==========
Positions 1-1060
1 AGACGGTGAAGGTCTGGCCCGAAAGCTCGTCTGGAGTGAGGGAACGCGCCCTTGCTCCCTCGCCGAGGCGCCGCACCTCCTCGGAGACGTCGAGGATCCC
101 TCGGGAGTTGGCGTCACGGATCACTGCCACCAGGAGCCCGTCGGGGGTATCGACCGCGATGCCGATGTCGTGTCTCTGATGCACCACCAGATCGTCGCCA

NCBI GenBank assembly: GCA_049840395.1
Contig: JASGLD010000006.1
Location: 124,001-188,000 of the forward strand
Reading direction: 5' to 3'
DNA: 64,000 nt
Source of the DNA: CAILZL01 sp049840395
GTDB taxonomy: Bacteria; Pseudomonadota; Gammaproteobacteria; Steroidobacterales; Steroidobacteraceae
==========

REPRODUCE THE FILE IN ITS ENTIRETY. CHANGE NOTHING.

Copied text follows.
Positions 1-1060
1 AGACGGTGAAGGTCTGGCCCGAAAGCTCGTCTGGAGTGAGGGAACGCGCCCTTGCTCCCTCGCCGAGGCGCCGCACCTCCTCGGAGACGTCGAGGATCCC
101 TCGGGAGTTGGCGTCACGGATCACTGCCACCAGGAGCCCGTCGGGGGTATCGACCGCGATGCCGATGTCGTGTCTCTGATGCACCACCAGATCGTCGCCA

NCBI GenBank assembly: GCA_049840395.1
Contig: JASGLD010000006.1
Location: 124,001-188,000 of the forward strand
Reading direction: 5' to 3'
DNA: 64,000 nt
Source of the DNA: CAILZL01 sp049840395
GTDB taxonomy: Bacteria; Pseudomonadota; Gammaproteobacteria; Steroidobacterales; Steroidobacteraceae